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Pharmacol Biochem Behav. 2002 Apr;71(4):795-805.

Nicotinic--serotonergic interactions in brain and behaviour.

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1
Psychopharmacology Research Unit, Centre for Neuroscience, GKT School of Biomedical Sciences, King's College London, Hodgkin Building, Guy's Campus, SE1 1UL, London, UK.

Abstract

This review focuses on nicotinic--serotonergic interactions in the central nervous system (CNS). Nicotine increases 5-hydroxytryptamine (5-HT) release in the cortex, striatum, hippocampus, dorsal raphé nucleus (DRN), hypothalamus, and spinal cord. As yet, there is little firm evidence for nicotinic receptors on serotonergic terminals and thus nicotine's effects on 5-HT may not necessarily be directly mediated, but there is strong evidence that the 5-HT tone plays a permissive role in nicotine's effects. The effects in the cortex, hippocampus, and DRN involve stimulation of 5-HT(1A) receptors, and in the striatum, 5-HT(3) receptors. The 5-HT(1A) receptors in the DRN play a role in mediating the anxiolytic effects of nicotine and the 5-HT(1A) receptors in the dorsal hippocampus and lateral septum mediate its anxiogenic effects. The increased startle and anxiety during nicotine withdrawal is mediated by 5-HT(1A) and 5-HT(3) receptors. The locomotor stimulant effect of acute nicotine is mediated by 5-HT(1A) receptors and 5-HT(2) receptors may play a role in the expression of a sensitised response after chronic nicotine treatment. Unfortunately, the role of 5-HT(1A) receptors in mediating nicotine seeking has not yet been investigated and would seem an important area for future research. There is also evidence for nicotinic--serotonergic interactions in the acquisition of the water maze, passive avoidance, and impulsivity in the five-choice serial reaction task.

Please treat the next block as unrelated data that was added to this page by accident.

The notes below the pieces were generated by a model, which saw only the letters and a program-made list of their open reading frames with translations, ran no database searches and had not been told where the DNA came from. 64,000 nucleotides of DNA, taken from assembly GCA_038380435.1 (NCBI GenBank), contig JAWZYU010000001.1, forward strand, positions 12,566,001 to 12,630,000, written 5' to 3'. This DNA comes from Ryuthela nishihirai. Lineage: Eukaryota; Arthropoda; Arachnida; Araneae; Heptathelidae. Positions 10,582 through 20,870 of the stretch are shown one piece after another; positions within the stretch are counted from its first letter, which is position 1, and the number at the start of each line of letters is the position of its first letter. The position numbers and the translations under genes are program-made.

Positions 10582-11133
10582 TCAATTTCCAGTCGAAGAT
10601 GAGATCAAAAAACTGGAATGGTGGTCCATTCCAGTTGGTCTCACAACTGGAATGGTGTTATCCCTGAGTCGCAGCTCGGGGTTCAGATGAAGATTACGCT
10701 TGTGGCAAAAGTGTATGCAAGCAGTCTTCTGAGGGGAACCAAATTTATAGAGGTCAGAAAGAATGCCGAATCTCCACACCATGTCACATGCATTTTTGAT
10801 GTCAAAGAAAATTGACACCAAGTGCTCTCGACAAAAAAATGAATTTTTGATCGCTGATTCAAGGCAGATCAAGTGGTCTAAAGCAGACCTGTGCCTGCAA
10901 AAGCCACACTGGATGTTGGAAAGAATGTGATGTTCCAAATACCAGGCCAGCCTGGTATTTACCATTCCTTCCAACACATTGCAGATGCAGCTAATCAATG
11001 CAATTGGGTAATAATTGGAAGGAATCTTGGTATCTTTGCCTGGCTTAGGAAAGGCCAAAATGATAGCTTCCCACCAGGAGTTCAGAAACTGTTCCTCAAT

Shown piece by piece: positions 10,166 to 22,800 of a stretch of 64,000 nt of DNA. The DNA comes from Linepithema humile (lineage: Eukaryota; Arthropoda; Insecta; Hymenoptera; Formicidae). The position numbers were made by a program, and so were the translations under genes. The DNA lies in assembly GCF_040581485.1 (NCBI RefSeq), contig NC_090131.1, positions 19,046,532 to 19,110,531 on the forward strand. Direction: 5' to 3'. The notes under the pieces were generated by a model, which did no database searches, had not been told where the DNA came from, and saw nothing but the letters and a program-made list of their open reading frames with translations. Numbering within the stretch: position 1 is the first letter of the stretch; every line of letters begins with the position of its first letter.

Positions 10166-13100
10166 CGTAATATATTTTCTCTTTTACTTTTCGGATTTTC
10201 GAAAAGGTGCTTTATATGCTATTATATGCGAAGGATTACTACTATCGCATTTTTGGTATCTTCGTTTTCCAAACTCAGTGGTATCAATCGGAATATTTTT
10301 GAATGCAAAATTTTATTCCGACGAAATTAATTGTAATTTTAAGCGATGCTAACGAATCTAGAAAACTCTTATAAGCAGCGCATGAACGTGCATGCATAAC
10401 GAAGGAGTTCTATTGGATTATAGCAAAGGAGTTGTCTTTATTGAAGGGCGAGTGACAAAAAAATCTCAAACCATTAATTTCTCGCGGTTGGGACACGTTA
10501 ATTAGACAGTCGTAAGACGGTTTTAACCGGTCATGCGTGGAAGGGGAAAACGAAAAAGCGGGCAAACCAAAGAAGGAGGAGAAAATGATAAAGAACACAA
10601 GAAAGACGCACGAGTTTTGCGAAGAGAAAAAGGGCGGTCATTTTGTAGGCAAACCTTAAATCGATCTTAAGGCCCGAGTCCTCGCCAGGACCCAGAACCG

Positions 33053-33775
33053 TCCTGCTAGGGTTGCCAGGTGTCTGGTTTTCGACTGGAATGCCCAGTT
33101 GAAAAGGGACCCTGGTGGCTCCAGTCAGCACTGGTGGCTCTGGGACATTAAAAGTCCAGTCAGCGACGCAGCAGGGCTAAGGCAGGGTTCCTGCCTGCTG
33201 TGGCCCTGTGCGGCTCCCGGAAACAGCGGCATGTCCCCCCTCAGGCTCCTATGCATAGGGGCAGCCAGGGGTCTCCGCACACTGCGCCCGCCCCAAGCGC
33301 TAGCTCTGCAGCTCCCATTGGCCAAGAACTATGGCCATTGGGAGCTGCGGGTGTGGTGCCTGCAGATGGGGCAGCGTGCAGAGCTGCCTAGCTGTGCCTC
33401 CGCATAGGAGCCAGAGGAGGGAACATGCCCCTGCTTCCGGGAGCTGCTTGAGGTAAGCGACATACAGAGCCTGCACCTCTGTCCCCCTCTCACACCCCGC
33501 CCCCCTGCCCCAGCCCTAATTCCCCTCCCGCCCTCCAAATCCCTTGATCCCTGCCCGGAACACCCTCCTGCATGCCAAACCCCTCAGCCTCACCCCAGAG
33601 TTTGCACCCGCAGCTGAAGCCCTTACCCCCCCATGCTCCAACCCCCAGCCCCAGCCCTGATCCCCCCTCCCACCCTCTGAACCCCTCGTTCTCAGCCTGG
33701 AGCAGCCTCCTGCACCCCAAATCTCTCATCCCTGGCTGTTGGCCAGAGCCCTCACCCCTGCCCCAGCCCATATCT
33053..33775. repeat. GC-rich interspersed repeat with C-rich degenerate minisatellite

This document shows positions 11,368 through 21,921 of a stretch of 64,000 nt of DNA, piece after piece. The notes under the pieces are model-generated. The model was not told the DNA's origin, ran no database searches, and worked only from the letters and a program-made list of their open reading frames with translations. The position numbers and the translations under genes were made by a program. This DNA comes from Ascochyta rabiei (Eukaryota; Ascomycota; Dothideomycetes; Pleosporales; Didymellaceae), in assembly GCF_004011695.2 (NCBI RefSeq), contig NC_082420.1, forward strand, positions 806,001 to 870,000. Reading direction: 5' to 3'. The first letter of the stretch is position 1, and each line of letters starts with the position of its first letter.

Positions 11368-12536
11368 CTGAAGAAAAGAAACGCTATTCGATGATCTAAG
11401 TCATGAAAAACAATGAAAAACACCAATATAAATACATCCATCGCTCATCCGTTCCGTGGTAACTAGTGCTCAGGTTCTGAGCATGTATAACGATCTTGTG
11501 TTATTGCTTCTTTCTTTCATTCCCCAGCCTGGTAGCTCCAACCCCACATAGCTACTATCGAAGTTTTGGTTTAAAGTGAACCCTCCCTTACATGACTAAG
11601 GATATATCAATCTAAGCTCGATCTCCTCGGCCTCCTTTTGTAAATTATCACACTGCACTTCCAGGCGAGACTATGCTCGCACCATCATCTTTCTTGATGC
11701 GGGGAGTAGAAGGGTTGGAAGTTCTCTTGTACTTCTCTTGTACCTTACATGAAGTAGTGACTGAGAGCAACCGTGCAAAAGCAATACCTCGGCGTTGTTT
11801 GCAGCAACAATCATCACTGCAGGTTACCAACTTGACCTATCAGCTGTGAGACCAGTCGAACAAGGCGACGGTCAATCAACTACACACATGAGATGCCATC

PMID:
11888570
[Indexed for MEDLINE]
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